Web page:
Conservative political pundits such as Victor Davis Hansen argue that we do face an Islamic fascist threat post 9/11. For Hansen, the threat is real, correctly labeled as fascist, and when, “Our pundits and experts scoff at all this concern over Islamic fascism” they ignore, as with Hitler in the 1930s, a dangerous threat. (National Review, 1 September 2006) Liberal political pundits like Katha Pollitt suggest that this is the, “Wrong War, Wrong Word”, and, “Islamo-fascism conflates a wide variety of disparate states, movements and organizations as if, like the fascists, they all want similar things and are working together to achieve them … Islamo-fascism looks like an analytic term, but it’s really an emotional one, intended to get us to think less and fear more.” (The Nation, 24 August 2006 http://www.thenation.com/doc/20060911/pollitt)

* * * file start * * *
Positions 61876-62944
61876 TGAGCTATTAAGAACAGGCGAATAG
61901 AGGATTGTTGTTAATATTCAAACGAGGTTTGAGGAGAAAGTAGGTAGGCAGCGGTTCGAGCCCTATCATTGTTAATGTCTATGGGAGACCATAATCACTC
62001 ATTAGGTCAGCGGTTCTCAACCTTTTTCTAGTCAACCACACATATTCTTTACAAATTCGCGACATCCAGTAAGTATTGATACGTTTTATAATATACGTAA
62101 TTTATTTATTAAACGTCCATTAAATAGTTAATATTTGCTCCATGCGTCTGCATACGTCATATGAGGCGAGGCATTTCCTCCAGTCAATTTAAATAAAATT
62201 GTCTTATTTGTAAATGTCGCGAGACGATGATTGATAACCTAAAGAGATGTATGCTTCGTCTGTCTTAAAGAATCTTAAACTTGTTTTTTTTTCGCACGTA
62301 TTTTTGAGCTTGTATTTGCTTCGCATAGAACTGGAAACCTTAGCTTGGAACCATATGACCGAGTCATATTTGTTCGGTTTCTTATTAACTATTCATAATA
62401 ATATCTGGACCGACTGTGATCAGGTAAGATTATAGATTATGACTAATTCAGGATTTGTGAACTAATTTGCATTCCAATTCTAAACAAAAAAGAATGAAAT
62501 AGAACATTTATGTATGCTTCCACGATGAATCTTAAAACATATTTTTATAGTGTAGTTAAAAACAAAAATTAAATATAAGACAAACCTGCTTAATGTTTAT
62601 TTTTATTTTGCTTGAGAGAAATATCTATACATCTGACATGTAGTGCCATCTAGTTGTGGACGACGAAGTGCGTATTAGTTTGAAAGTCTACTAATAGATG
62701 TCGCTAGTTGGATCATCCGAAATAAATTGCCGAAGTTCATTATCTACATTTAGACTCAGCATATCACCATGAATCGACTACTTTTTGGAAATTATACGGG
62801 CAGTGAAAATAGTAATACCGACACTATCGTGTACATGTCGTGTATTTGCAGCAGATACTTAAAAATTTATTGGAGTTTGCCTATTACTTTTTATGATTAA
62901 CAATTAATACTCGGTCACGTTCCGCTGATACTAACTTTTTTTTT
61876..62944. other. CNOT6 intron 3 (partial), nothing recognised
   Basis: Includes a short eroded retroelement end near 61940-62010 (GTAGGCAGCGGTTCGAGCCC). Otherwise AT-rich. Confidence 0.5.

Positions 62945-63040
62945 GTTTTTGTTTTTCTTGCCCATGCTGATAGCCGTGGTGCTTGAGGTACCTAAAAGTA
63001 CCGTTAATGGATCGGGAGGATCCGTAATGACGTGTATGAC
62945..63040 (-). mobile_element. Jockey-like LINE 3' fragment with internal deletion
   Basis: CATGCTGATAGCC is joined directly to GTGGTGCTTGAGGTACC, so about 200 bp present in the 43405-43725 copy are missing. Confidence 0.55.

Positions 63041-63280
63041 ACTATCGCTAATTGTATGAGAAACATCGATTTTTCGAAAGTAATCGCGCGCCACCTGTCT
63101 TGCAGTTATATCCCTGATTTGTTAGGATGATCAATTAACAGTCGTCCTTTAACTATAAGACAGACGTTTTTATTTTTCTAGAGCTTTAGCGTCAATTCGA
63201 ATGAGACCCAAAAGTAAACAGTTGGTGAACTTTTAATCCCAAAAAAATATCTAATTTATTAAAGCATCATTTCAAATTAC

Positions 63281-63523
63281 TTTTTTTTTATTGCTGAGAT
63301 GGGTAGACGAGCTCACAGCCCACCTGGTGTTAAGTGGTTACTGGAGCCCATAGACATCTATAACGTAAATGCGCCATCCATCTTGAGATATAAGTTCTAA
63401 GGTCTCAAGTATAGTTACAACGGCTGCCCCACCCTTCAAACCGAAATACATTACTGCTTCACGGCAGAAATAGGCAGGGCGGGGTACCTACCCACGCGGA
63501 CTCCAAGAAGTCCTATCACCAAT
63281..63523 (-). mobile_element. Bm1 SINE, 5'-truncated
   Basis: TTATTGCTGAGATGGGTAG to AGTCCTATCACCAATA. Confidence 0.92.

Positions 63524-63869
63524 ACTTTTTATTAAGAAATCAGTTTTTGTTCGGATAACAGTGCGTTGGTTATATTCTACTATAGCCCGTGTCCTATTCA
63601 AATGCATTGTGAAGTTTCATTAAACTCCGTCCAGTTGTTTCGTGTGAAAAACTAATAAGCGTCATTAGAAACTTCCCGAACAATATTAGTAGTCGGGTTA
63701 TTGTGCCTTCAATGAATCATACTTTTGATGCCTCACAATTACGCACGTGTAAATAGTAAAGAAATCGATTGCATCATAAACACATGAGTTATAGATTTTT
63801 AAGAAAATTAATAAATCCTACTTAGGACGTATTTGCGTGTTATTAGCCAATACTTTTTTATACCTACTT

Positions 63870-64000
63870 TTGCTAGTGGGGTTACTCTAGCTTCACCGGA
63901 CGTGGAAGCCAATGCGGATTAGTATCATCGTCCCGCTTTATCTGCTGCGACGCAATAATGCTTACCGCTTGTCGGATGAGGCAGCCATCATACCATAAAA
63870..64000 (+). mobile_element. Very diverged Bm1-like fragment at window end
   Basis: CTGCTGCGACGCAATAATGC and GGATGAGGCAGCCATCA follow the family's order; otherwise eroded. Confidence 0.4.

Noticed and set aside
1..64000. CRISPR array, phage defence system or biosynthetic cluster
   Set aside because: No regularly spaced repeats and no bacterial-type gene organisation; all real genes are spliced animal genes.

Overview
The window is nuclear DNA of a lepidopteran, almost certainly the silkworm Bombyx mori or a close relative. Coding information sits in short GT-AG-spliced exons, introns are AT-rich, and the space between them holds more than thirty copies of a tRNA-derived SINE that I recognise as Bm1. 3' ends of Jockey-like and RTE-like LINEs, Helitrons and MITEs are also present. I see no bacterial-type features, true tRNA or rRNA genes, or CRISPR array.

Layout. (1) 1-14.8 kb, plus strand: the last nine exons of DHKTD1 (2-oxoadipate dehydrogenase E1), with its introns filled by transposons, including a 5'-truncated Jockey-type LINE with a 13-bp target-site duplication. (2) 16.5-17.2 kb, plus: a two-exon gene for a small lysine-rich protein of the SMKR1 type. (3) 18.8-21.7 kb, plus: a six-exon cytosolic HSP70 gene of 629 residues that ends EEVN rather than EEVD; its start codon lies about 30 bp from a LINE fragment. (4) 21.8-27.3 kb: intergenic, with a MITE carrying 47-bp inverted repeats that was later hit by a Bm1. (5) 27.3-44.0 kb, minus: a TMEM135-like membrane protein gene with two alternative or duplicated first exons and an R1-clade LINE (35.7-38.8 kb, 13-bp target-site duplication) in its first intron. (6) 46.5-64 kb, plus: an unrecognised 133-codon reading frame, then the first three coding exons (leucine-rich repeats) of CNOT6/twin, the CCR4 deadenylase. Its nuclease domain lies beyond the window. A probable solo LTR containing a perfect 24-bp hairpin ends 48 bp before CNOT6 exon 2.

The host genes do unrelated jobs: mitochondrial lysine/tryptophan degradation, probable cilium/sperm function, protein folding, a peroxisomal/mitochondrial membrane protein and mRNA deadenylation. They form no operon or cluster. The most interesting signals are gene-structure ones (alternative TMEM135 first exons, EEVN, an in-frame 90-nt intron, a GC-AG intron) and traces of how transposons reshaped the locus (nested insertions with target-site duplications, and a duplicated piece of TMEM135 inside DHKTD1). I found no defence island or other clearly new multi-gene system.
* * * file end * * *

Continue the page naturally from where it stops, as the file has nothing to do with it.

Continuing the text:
Some of my acquaintances in Europe share Ms. Pollitt’s sentiments. In Prague, in Budapest, and in Warsaw, people vividly remember the brutality of the Nazi occupation. A Prague friend finds this modern invocation of fascism a wrong-headed and self-serving attempt to score political points all across Europe. Such political posturing demeans and dishonors the memory of those who personally experienced the terrors of fascism. I have visited memorials for the victims of fascist tyranny, and for those who suffered under communism, as well. In Budapest, I spoke with some who firmly believed that 9/11 was an attack on all of us, on civilization, and who felt that the Bush attempt to link either Iraq or Nazi atrocities to a failing Iraq policy represented the worst kind of political posturing. As Pankaj Mishra wrote in the 17 September 2006 The Guardian Unlimited, “People obsessed with the threat of Islamo-fascism fail to notice that a loose network of fanatics and criminals hunted everywhere around the world resembles little the modern nation-state that in less than six years caused the death of tens of millions of people across Europe.”